It won’t be that for either of them in the NFL, most likely, a differential that gets to the core of a.) why we prefer college football, generally and b.) why scouting is so hard in the first place. College is the last layer of football where talent can look consistently dominant against competition, and that’s cartoonish and entertaining and central to the game. It’s not that the blowout is a bug of the college football ecosystem, it’s a feature, and a necessary one. You do get to watch your team, at one point, absolutely torch someone—and even though you may wince when admitting it, you will enjoy it.

You also have no idea what will happen when they face real competition, a degree of adversity they’ve never seen before, or enter a working situation they cannot possibly succeed in COUGH COUGH THE BROWNS COUGH. That happens, and will happen, all the time and over and over again—when a coach simply decides you don’t have any variant of “it,” when you’re put in the wrong scheme, or even when you just end up some place you hate and can’t wait to leave.

Which makes John Ross running a 4.22 kind of perfect in this sense: If he wanted to have a perfect NFL career, Ross would just retire here, now, or maybe just a few minutes after catching one long bomb of a TD in preseason, and just after signing a large rookie contract with something like guaranteed money.

He’s perfect now, and we can remember that, and him cooking Adoree Jackson on a deep TD against USC so badly Jackson himself tweeted about it. Skip all the unnecessary adulting and humbling of the NFL. Move on to some lucrative career in insurance or banking or something with a nice house already paid for, and a record-setting 40 on the books.

Otherwise, we have to watch Jonathan Allen and Myles Garrett and maybe John Ross be merely excellent, often human, and maybe even watch them fail under mismanagement, underperformance, or cruel circumstance. It’s a lot like reliving your terrifying first five years out of college all over again, but with less alcohol, bail money, and credit card debt. If that sounds scary to you—and it sounds terrifying to us—imagine the person writing the check on the other end, trying to figure out which one of these options will blow up on them in a pretty normal, frequently occurring fashion. Because that’s gonna happen—even with great talent, and sometimes because of that great talent.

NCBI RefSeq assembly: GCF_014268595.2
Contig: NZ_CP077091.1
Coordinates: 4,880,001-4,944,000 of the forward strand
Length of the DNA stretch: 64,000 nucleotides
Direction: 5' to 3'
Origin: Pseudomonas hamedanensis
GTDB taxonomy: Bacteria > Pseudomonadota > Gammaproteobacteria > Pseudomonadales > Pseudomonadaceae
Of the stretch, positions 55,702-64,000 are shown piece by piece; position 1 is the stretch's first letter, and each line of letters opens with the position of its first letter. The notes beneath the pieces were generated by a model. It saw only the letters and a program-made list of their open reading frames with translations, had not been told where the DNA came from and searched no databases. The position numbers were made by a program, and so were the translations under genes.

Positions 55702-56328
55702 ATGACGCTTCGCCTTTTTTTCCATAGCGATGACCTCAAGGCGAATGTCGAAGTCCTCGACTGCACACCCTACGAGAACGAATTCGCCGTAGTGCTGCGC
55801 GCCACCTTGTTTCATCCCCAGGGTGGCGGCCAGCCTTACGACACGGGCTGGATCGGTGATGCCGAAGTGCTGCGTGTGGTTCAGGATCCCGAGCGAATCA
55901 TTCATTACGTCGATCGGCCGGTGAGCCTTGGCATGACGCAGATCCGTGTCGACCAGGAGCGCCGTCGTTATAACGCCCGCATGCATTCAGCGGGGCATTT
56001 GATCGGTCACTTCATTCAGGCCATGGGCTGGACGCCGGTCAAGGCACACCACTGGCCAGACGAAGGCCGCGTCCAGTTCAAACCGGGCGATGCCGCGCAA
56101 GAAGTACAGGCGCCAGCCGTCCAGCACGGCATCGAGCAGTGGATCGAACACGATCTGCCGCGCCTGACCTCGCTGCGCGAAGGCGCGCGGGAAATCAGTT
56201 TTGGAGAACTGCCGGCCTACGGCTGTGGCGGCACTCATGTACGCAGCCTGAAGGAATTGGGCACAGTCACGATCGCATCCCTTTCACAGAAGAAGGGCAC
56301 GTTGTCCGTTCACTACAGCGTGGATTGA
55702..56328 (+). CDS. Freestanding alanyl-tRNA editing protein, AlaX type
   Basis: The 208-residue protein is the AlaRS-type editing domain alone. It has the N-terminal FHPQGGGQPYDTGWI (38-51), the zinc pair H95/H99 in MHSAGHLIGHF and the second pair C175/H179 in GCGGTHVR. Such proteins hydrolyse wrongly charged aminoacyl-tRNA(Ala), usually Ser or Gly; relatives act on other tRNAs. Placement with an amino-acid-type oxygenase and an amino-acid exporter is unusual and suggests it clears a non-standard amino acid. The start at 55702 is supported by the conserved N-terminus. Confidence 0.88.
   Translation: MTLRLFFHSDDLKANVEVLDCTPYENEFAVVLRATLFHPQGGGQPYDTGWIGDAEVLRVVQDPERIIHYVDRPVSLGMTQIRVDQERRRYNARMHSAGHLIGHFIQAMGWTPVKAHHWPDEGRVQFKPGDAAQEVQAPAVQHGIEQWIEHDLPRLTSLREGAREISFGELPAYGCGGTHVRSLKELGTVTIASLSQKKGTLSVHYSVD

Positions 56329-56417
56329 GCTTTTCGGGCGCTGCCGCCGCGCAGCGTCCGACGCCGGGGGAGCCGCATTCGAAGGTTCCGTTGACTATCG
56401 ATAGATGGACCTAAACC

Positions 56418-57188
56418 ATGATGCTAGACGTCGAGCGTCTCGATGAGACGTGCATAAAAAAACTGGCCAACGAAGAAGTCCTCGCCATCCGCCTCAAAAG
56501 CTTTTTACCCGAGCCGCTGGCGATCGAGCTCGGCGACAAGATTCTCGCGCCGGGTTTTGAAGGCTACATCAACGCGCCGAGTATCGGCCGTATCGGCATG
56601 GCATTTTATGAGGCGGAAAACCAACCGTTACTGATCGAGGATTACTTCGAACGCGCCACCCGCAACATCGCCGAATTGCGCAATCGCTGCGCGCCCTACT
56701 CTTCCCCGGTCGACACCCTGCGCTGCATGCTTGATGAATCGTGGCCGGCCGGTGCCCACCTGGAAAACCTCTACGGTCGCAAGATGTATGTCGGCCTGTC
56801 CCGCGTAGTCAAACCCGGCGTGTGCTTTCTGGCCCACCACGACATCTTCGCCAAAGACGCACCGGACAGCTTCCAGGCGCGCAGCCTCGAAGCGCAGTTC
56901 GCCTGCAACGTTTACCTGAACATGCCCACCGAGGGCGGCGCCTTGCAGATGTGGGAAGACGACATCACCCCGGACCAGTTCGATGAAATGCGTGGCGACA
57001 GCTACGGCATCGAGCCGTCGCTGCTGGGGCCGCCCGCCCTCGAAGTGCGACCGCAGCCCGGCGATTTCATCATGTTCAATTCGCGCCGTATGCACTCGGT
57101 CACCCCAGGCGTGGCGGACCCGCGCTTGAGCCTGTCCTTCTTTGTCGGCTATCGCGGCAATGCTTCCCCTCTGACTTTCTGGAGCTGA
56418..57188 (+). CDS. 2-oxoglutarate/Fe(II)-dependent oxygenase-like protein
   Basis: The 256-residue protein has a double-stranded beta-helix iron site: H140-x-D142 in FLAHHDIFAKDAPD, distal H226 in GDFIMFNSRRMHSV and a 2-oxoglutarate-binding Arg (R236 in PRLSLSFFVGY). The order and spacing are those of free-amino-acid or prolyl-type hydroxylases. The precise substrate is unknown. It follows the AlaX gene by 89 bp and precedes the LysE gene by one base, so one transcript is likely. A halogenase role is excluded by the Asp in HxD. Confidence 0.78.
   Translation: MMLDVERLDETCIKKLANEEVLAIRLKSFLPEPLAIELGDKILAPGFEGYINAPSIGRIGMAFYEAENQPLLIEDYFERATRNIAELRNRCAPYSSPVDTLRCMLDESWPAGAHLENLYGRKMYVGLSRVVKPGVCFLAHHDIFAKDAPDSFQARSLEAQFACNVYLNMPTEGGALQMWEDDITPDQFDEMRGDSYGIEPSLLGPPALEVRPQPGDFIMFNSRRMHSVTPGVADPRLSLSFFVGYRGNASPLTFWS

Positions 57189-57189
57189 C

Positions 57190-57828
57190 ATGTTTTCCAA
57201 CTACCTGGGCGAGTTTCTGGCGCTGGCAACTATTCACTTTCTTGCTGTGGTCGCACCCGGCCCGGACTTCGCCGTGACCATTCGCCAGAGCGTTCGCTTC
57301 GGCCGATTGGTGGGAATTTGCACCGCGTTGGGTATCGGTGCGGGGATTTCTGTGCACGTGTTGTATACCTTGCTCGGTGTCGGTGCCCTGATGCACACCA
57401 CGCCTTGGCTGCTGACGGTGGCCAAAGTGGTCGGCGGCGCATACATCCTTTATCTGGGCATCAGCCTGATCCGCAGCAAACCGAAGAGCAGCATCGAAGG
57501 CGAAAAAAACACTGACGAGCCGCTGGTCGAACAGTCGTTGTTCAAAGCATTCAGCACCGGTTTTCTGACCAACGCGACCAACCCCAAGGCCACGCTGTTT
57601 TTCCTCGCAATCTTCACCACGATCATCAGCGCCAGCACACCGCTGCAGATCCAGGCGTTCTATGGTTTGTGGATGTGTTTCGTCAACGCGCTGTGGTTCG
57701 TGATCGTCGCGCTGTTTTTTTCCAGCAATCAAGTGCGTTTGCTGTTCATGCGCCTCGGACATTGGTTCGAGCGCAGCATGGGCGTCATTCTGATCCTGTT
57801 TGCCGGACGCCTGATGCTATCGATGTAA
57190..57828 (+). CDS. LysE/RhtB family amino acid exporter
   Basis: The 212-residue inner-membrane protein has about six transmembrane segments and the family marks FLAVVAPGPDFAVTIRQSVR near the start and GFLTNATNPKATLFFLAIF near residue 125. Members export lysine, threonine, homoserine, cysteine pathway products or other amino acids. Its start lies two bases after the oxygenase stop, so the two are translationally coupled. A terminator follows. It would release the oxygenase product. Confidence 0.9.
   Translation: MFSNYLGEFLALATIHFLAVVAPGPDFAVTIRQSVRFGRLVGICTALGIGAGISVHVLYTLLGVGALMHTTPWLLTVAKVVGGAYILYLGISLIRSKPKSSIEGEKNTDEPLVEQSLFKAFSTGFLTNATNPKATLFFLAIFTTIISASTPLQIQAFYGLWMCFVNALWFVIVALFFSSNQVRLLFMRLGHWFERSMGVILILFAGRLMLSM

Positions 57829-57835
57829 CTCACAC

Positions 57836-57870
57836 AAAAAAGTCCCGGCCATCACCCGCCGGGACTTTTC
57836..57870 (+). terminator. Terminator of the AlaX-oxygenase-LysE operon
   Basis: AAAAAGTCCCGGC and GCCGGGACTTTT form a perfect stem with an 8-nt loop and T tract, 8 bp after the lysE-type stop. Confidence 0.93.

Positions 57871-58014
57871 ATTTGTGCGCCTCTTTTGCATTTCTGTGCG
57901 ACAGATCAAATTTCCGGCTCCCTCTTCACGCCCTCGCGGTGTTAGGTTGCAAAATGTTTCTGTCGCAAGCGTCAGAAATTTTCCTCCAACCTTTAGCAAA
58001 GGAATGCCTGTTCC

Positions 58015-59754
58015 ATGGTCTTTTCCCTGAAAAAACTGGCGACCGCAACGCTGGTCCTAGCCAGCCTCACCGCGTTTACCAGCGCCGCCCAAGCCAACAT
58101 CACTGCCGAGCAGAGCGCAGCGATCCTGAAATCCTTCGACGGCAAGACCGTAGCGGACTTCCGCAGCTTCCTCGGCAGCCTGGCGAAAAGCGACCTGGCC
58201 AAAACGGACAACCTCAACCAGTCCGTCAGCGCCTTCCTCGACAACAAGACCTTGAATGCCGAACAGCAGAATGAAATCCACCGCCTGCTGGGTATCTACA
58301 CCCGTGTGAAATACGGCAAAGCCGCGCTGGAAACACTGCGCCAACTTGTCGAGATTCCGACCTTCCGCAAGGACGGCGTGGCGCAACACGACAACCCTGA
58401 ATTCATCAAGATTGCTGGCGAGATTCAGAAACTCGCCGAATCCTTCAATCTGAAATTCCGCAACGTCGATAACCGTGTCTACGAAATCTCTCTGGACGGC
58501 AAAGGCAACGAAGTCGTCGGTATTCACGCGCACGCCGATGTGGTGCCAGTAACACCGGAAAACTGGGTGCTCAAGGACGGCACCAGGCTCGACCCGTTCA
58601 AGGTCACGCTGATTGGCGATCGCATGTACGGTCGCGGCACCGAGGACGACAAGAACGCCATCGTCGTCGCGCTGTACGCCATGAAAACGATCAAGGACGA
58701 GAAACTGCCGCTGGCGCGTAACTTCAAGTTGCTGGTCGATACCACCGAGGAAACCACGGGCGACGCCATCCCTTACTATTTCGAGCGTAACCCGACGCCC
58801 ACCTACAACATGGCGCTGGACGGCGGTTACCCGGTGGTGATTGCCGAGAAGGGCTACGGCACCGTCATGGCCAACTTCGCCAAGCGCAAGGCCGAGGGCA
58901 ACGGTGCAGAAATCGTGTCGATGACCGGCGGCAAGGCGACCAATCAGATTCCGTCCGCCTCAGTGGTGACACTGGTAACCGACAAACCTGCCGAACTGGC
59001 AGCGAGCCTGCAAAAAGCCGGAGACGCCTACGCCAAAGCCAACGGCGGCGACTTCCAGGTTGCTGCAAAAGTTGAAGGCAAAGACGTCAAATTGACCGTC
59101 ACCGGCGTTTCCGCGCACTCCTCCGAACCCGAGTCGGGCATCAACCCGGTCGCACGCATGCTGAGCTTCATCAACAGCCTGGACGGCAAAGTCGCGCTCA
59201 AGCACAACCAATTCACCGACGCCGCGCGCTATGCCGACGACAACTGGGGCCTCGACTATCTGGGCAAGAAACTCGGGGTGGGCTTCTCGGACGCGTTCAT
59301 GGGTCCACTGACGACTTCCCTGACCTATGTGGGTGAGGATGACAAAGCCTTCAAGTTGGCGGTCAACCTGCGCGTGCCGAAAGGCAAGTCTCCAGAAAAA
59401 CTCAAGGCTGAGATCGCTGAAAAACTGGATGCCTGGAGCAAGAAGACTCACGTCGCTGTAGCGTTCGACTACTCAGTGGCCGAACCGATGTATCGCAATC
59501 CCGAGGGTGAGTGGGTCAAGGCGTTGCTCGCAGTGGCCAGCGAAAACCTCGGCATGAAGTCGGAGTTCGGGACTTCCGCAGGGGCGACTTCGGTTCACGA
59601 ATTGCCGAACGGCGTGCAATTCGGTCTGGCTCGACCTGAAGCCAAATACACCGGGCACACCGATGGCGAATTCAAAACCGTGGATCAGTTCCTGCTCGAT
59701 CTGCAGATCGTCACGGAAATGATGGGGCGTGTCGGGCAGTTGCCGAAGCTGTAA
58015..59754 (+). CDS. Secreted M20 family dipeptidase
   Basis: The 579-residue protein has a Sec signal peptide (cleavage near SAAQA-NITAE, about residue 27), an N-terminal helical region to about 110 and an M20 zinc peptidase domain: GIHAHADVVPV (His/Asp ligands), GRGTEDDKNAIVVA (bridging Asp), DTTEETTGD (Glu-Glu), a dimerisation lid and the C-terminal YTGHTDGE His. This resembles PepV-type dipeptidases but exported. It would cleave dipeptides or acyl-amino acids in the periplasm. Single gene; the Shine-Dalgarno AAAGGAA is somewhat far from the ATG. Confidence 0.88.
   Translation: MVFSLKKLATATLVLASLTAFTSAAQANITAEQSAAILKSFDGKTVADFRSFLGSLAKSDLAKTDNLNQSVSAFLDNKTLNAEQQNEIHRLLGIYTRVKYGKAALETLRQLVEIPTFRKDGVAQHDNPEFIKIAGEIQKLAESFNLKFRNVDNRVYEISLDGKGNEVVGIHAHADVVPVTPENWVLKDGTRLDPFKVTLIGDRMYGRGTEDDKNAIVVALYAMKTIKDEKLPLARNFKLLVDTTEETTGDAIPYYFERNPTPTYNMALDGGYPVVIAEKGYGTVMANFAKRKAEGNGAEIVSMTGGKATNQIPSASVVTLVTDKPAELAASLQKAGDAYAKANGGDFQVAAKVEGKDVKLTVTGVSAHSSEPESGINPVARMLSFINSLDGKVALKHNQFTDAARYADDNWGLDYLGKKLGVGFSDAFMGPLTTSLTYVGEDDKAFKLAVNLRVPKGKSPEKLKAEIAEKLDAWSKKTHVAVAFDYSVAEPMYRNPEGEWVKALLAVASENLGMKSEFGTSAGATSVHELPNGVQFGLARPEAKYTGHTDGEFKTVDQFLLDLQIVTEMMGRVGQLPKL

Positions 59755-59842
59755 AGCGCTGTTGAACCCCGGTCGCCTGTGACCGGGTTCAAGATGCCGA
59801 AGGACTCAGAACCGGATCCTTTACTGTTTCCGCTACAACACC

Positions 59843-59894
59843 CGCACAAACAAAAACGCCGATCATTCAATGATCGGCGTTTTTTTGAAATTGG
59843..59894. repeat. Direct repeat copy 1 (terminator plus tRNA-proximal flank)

It’s almost enough to make you understand the concept of [clears throat in very northeastern pundit voice] “lunchpail guys with high ceilings”[/ends voice] not as a matter of cliche, but as a form of protection. Their warranties are cheap. The supply is plentiful. Find a few, you’re suddenly uniquely brilliant. Ruin an obvious talent, and suddenly you’ve crashed a supercar. No one wants to be the one who crashes a Ferrari, even if you can just get a new one next April. It’s not like smashing up an Impala.

No, no: people stop and take pictures of that shit, and that’s forever. There are accidents, which are normal and boring, and then there’s the oldest, least desirable form of news that you never, ever want to be a part of yourself, but always stop to watch: expensive accidents. Notice that the thing never considered here are the feelings and welfare of the Ferrari, which is usually thrown aside for a new one without much concern.

To that, we’d only have the counter that the NFL at least has the minimal integrity to put a price tag on its expensive commodities, and to pay it. Some places claim the Ferrari showed up by itself first to get a degree in criminal justice, and then for the free gas and love of racing alone.